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From the Desk of the Executive Director

Ken Phillips is co-founder and Executive Director of Independent Contractors of Australia. He is a published authority on independent contractor issues and directs research on related commercial and trade practices issues. Through his numerous articles in newspapers and think-tank and academic journals, Ken is known for approaching issues from outside normal perspectives and is frequently sought out for media comment.

Supers big boys need to disclose

Friday, October 04, 2013

The big superannuation funds are at it again. They're campaigning against the one million Australians who own and control self-managed super funds.

The big funds have done this before, under the Rudd-Gillard Labor governments.

There's about $1.6 trillion of Australians' retirement money in superannuation. The industry (union-controlled) funds have 26 per cent. The retail funds (controlled by banks and AMP) have 20 per cent. Ordinary Australians with SMSFs have 31 per cent, or $500 billion.

The big funds want more. They seem to believe they have an in with the Abbott government.

The new Minister for Superannuation, Arthur Sinodinos, is planning an inquiry.

Media spin has been claiming SMSFs buying houses as investments are a problem.

The big funds say it's unfair that SMSFs are allowed to borrow money. They complain that they face tougher rules than SMSFs. Unions have bought in on the side of the big super funds.

But before Sinodinos launches any attack against SMSFs he needs to look at deep problems in the big super funds. It's in the big super funds that the risk lies.

In 2010 the Institute of Public Affairs released a report called Keeping Super Safe, which exposed an appallingly low level of disclosure and transparency in how the big funds managed workers' retirement money.

It identified a heavy concentration of money in a small number of big funds controlled by a small number of people. Concentration is increasing.

The IPA identified that the government regulators (the Australian Securities & Investments Commission and the Australian Prudential Regulation Authority) looked at processes but did not undertake any direct auditing of the big super funds. Auditing is left to the private sector. And the biggest and most respected auditor, Morningstar, stated that the fund managers had a "mish-mash" approach to disclosure. Some funds don't disclose any information at all.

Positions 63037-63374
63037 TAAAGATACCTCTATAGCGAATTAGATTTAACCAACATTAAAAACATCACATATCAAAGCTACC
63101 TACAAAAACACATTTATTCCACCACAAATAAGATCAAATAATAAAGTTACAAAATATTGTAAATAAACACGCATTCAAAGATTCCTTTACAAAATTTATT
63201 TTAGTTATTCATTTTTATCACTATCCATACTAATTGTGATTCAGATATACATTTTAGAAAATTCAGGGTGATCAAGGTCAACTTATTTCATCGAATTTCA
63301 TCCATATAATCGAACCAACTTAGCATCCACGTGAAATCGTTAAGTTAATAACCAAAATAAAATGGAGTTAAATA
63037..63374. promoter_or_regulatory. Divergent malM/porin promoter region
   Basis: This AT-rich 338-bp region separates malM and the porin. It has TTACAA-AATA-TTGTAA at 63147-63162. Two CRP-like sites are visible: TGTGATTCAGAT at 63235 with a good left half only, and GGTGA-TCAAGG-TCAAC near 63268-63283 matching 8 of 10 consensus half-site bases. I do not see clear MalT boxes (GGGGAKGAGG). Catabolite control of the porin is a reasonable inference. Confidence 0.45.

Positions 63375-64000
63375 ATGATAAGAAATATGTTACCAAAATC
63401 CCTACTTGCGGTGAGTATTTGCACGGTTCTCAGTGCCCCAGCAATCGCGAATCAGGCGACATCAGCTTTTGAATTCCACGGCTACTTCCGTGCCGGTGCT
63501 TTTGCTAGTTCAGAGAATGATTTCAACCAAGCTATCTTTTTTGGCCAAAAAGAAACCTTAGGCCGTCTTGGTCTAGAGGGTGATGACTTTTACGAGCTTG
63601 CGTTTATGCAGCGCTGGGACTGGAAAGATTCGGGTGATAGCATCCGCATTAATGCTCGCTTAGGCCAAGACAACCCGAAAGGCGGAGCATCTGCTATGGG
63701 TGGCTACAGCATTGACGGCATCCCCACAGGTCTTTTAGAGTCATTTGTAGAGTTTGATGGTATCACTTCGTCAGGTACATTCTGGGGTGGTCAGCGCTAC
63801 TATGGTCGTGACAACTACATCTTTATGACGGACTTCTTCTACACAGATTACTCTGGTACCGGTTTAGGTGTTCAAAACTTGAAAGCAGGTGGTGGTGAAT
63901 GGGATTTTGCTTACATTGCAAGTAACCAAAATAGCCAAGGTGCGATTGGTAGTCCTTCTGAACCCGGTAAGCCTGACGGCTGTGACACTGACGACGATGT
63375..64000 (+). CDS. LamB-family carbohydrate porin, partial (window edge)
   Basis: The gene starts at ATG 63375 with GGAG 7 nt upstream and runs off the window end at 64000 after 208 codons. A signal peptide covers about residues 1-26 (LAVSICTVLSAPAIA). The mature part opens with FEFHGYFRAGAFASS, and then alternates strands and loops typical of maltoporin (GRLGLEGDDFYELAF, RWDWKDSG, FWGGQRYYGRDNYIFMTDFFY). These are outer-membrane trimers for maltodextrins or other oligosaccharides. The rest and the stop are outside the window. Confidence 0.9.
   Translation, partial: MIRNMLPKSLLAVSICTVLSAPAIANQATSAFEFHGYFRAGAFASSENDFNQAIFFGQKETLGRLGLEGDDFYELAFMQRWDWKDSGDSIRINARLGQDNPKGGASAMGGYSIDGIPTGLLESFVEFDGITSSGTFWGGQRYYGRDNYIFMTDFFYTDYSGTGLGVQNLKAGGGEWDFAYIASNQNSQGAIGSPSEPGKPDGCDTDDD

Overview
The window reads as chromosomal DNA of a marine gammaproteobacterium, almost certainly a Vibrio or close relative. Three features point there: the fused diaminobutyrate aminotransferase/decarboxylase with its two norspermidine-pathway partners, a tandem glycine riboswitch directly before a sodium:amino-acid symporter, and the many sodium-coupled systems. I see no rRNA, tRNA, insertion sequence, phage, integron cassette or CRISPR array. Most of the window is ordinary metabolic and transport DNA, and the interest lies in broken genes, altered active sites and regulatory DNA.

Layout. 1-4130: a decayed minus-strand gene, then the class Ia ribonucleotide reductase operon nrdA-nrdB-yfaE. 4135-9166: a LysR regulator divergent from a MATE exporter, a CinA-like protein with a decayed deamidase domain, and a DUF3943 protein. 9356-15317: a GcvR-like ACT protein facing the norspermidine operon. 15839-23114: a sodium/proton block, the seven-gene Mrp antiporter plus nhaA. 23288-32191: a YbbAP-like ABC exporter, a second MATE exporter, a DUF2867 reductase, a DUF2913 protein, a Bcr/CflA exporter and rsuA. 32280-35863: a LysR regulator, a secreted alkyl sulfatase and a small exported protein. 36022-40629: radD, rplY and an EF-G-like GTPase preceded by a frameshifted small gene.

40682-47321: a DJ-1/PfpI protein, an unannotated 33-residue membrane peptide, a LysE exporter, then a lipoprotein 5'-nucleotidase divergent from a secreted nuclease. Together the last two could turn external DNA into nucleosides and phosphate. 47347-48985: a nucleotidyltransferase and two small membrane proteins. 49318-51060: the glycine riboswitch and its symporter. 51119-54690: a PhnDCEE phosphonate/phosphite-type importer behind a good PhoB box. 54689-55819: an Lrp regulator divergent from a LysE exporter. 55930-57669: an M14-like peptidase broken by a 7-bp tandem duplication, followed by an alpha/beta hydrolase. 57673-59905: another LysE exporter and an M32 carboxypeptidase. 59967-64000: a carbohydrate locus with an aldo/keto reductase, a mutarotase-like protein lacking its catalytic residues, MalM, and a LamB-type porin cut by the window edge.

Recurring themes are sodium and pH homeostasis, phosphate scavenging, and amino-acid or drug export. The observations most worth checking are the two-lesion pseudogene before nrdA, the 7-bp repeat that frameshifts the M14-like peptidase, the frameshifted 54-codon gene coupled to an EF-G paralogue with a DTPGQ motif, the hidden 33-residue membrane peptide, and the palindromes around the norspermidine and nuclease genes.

The IPA report was released while the Labor government's official Cooper review of superannuation was under way.

That review recommended the big funds be forced into high-level disclosure. Labor leader aspirant Bill Shorten was in charge of implementing the Cooper recommendations.

But the disclosure recommendations were quietly buried and nothing done.

Here's the issue. Australians are forced to put money into superannuation. The money in the big superannuation funds does not belong to the people who control the funds. It's not their money.

Fund managers should be subject to strict regulation. At the top of the regulation list should be massive disclosure.

Take one example of what should happen. CalPERS in the US is one of the largest superannuation fund managers in the world. On its website it's possible to find out where every dollar is invested and every expense made. It even lists the accommodation expenses of the chairman when he attends conferences.

This is the standard that big Australian super funds should be forced to match. Without such disclosure the risk of fraud, poor performance and ineptitude is greatly increased.

It's a great worry that some large super funds have a history of suing anyone who tries to investigate and report on their activities. What's to hide?

The difference with SMSFs is that the people who have their money in the fund also control the fund. They don't risk fraud, just poor investment decisions.

Sinodinos should ignore the whining of the big super funds about competition from SMSFs.

Instead, the top priority should be to force the big funds into full disclosure.

 

[First published in The Australian, October 2013.]

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